The temperatures became bitter in the early hours, and I reminded myself to bring my own sleeping bag next year, and not rely on the two borrowed affairs. I was saved by my ridge line jacket which kept the warmth in all night long when placed on top of my two sleeping bags.
The next morning we woke to Birdsong and Kangaroos bounding between us. For Australians, its remarkably normal to have a kangaroo appear in the suburbs, let alone the bush; but for the international visitors, it is always a strange pleasure to see them.
The day was devised by Brett Anthes, who started the entire team off with a 1000 yard shoot. Two by two, we lay down in the dry grass. One man acted as a spotter and one as rifleman. A man sized target was placed over the bull and the target raised. Brett and I opted to do the butts first. So we burbled through the bush in his Landrover, down to the creek bed and then up the hill towards the butts. We hung the black silhouette and waited. The shots started to rain in all around us. We directed the marksman towards the target and onto the black. The conditions were dreamlike. The air was cool, the sun just warm enough to be pleasant, but there was not a breath of wind,
This was the axis allies shoot- a fun competition based loosely upon military principles and experienes. The closest equivalent would be a historic CSR competition (with a difference). When it came to my turn to shoot, I was handed an SMLE and a box of Mk7 ball, made by the Armaments factory in 1928. There were no sighters, this was a military match, and so My first four shots took time to get on paper. There was some sun, and there was a bit of a glint on the rear sight, but I pulled my Tilley hat over my forehead and got a better sight picture. My fifth and all successive shots hit the bull and just around the hanging figure.
I was extremely pleased with this at 1000 yards with an unfamiliar rifle, but Brett Anthes was to better me. He pulled out a US 3006 springfield which he had barely used. In spite of some strange sights, he was bob on. Only those who had no 4’s rifles were for some reason not so happy.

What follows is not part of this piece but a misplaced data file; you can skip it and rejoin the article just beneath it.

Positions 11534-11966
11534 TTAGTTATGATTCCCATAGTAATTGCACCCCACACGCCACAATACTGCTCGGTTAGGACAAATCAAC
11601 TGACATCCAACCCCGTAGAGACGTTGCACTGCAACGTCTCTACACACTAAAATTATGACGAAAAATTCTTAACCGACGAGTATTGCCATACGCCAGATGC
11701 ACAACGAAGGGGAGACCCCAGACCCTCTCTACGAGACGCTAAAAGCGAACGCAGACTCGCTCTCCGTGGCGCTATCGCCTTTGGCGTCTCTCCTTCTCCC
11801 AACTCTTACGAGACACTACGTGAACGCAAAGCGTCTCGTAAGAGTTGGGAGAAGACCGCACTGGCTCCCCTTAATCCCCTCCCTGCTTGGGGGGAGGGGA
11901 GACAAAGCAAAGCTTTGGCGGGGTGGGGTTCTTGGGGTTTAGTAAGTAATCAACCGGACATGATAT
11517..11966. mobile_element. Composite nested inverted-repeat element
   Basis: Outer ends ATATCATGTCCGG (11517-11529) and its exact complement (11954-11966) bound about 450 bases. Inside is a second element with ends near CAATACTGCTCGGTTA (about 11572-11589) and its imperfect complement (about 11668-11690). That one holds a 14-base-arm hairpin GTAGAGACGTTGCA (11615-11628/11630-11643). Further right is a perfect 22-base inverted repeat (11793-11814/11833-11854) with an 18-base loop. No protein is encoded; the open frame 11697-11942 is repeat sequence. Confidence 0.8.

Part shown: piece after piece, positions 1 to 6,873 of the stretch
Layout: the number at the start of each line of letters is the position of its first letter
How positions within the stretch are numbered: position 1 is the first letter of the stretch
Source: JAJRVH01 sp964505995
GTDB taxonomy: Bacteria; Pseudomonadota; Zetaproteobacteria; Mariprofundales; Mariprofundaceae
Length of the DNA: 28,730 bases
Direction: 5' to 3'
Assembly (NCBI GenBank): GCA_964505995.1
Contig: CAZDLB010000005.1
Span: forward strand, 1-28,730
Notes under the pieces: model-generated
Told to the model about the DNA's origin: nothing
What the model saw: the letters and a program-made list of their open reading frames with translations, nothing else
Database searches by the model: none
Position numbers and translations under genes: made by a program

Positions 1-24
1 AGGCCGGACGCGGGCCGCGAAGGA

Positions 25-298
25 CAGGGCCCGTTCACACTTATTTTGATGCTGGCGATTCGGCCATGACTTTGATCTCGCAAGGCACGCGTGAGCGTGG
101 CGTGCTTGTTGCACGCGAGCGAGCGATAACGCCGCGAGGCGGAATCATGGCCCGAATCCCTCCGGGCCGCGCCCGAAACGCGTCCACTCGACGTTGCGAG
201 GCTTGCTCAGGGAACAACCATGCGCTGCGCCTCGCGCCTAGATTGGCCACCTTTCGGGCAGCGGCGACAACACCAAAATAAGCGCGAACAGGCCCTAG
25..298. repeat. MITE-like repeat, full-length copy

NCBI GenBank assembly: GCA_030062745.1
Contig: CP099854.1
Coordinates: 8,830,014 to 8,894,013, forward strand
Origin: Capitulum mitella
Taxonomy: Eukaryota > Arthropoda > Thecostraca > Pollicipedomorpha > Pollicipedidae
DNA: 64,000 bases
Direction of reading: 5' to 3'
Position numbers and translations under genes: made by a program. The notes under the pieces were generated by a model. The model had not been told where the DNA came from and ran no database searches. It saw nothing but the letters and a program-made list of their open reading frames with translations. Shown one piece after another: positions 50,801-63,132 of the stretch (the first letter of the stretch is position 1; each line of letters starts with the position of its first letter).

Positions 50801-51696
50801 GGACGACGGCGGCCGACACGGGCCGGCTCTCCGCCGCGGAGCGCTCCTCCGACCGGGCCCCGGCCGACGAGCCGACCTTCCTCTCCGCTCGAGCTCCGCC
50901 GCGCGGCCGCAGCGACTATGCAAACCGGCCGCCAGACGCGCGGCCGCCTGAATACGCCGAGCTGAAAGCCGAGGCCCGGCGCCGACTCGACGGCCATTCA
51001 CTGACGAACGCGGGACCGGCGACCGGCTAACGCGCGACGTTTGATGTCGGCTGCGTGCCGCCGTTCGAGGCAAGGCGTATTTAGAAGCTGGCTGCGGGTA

In the afternoon- we had an – advance to contact; whereby two shooters would walk down from the firing point with the rifles at the ready. The range officer would would blow his whistle and the two shooters (with trailing safety officers) would drop down to “any field position” and fire five rounds at the target. The standard of marksmanship demonstrated by most of the Australians was exceptional. This was CSR shooting but on real terrain with real rocks and grass. It was a tribute to the excellent safety practices and skills of the Hill End Rifle club that they managed to pull off such and event so easily.
The day ended with a ceremonial 11 round volley on a series of balloons. The riflemen lined up and fired standing at a series of balloons kindly laid on the bank in the failing light. Some excellent rapid fire skills were demonstrated with a volley that any world war era commonwealth infantry squad would have been proud of.
The evening ended with prize giving and congratulations to the new shooters. It had been an enormously long way to come, but the combination of serious and seriously fun shooting had made it all worth it. All too soon, most of the members had gone home, and we were left the four of us, making Beouf Bourginoigne in the darkness sipping red wine on the now deathly quiet ranges.
KNOW AND GO
IN order to save money- I flew Emirates to Singapore,and Qantas to Sydney. I returned to London on Singapore Airlines.
I stayed with friends, but cheap accommodation is available in Sydney. (AUS$80 per room and up). To get to Hill End, there is a train and bus combination to Bathhurst $17 every 2 hours. Or there is a daily intercity train the whole way through – this costs $30-100. Train buffs will note that this is actually an Intercity 125 made in Australia!
The Hill End Rifle Club will always find someone to pick you up at Bathhurst and its a 45 min drive to the range from there. Camping on the range is free. The park campsite is 2000 yards away and is not expensive and has all facilities.
The Hill End rifle club is primarily a .303 rifle club, but Mausers and Springfields are always welcome. The Club welcomes riflemen and rifle women from around the globe to come and shoot with it. Invitations are easily obtained and should you wish to bring your own .303 this can be facilitated. (you will need paperwork for Australian Customs and NSW firearms registry etc). Some members of the club have more than a dozen .303’s and are very happy to lend rifles. If you have a British FAC, you can shoot on a reciprocal arrangement with Australia, if you don’t the club has the correct documentation for the NSW firearms registry to allow you to shoot with their rifles.
Range fees are AUS$25.00
Membership is currently AUS$50
Ammunition fired currently costs AUS$1 a round
Contact Ian Kates if you would like to shoot at any of their shoots next year: firstname.lastname@example.org
Almost everyone needs a Visa for Australia. Brits and many others can get an Electronic travel authority for free.
Article and photos by Raf.